Some quick impressions 3 weeks into the project:
This week I announced a surprise playing test for beginning orchestra. Pretty simple--play a D major scale, play Twinkle Little Star and play a piece of my choosing. As students arrived they saw the pop quiz announcement and unpacked quickly to prepare. I could hear a difference in the group's sound even during warm-ups.
The students played for me one at a time. The rest of the class continued their individual practice. A happy cacophony. Another difference--they are making more sounds during down time. Some new tunes; some noise. Right now I think any sounds are good sounds. As for the playing test, I was astonished to hear every single student play with a well developed tone. I observed some technical issues such as droopy violins and make-do bow hands. But they all seemed comfortable playing their instruments. That is such a plus!
What have we tried so far? We experimented with volume of sound. How loud can you play? How soft can you play? We've also tried moods--playing with characters or playing with emotions. Without discussing the technical aspects we've tried to make our instruments sound happy, sad, tired, scared, proud. And we learned that adding mood impacts tone production. We are conveying feeling and that covers an enormous range of sound.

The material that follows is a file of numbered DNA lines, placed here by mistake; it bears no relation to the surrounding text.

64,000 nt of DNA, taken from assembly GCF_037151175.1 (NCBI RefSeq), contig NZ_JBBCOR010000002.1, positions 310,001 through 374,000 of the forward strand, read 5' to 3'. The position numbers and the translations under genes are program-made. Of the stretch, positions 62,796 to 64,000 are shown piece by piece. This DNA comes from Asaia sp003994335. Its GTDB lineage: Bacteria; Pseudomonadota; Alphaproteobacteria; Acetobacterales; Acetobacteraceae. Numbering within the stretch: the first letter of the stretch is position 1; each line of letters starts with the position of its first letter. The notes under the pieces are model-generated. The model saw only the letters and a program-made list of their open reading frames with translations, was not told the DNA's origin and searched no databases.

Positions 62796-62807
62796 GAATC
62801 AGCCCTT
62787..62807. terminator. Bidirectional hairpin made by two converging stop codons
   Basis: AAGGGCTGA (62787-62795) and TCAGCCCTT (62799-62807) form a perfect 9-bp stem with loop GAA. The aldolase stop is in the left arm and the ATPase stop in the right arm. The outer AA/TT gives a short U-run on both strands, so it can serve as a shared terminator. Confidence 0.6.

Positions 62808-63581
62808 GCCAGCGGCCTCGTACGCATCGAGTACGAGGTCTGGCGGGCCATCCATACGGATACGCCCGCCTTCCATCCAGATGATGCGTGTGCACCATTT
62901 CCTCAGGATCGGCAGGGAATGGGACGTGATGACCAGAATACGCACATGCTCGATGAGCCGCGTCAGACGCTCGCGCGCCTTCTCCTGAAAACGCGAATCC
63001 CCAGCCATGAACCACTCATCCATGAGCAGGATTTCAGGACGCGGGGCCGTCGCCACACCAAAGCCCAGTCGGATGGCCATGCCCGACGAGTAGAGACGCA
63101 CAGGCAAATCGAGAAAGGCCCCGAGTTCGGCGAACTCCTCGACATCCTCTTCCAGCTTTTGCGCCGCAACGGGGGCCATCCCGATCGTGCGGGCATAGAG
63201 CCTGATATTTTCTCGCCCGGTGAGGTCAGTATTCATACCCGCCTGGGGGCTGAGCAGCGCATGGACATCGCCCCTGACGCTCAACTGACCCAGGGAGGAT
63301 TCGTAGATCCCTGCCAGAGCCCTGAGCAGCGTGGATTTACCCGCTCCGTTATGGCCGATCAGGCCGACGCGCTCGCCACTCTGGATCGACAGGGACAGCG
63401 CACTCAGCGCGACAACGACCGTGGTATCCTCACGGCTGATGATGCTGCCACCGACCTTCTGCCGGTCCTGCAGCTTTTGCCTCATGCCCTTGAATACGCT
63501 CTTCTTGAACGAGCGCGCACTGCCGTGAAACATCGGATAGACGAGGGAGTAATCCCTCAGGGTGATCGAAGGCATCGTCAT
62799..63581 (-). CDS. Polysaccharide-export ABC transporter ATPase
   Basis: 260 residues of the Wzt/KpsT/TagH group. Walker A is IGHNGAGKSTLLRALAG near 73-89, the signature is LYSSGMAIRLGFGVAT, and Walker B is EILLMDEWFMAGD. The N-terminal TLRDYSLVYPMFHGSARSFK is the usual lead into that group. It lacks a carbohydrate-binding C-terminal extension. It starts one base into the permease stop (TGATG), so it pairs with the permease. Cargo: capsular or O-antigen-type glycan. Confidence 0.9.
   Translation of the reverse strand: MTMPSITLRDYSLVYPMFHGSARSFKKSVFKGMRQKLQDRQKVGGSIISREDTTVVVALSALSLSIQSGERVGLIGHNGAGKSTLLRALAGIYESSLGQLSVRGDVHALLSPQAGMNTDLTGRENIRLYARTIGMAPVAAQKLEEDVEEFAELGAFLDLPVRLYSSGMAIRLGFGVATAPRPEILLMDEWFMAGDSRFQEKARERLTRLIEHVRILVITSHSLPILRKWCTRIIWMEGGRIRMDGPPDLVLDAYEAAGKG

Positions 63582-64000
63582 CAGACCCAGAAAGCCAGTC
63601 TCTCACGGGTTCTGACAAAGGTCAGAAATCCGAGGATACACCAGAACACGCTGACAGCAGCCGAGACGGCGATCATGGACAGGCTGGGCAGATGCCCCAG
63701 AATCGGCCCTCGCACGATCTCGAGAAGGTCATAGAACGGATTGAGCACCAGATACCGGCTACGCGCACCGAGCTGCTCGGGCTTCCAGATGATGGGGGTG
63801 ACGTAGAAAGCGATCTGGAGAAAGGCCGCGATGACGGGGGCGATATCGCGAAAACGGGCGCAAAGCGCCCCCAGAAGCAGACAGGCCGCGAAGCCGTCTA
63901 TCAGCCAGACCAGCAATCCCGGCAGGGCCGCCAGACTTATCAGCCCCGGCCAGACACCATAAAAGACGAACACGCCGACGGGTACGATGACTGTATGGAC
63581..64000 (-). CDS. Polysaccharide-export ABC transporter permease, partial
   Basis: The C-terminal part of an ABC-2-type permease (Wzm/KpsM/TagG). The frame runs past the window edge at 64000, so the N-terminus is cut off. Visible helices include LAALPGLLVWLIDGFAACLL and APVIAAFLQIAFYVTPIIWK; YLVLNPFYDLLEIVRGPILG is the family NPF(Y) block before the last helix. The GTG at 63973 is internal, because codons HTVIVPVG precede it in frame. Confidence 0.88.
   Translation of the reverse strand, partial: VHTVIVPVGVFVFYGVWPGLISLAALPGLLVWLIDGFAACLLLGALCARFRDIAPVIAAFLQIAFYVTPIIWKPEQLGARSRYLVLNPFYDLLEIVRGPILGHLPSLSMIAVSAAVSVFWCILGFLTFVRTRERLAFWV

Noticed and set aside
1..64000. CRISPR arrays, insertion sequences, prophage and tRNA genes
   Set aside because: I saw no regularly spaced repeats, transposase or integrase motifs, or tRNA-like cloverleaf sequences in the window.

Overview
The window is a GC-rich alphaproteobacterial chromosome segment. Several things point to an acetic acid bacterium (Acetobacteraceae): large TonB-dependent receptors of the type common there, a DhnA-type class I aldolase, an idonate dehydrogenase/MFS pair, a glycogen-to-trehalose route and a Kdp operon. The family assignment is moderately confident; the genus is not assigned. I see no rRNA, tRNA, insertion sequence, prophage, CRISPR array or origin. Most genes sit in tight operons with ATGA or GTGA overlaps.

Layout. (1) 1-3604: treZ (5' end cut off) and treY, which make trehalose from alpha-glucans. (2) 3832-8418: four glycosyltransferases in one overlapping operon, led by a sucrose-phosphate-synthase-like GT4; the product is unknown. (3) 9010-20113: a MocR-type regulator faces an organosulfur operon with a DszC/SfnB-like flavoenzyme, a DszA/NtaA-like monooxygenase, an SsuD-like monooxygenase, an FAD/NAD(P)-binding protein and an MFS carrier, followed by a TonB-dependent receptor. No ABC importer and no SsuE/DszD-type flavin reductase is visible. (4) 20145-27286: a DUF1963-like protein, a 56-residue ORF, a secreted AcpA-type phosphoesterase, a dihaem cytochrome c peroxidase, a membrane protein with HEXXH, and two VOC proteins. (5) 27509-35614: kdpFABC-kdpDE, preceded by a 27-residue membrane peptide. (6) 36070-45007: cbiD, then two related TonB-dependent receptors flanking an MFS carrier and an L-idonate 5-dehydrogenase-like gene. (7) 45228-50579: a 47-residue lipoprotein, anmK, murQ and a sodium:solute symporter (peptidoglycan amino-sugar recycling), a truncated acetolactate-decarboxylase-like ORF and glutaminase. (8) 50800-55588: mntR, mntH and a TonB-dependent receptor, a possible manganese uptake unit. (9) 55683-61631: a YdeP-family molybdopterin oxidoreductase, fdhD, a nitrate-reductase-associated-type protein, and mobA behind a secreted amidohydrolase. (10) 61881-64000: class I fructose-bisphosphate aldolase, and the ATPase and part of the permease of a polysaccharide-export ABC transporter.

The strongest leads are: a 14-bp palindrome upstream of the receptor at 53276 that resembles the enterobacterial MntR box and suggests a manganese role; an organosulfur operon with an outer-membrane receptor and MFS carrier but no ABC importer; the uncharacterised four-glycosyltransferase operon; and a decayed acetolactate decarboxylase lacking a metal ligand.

It could be that after 20+ weeks my students would feel more at home with their instruments in spite of the improv project. Certainly there will be improvements after a semester of lessons. How about this?--Improv is a great way to Improve! My guess is giving students permission to wail away on their instruments in class has carried over to home practice. I'll bet they are playing louder, stronger, and more courageously at home. My hope is by taking them out of the book and off the page we can find the spark that made them choose an instrument in the first place. They're making more sound--and that's what makes them sound like musicians.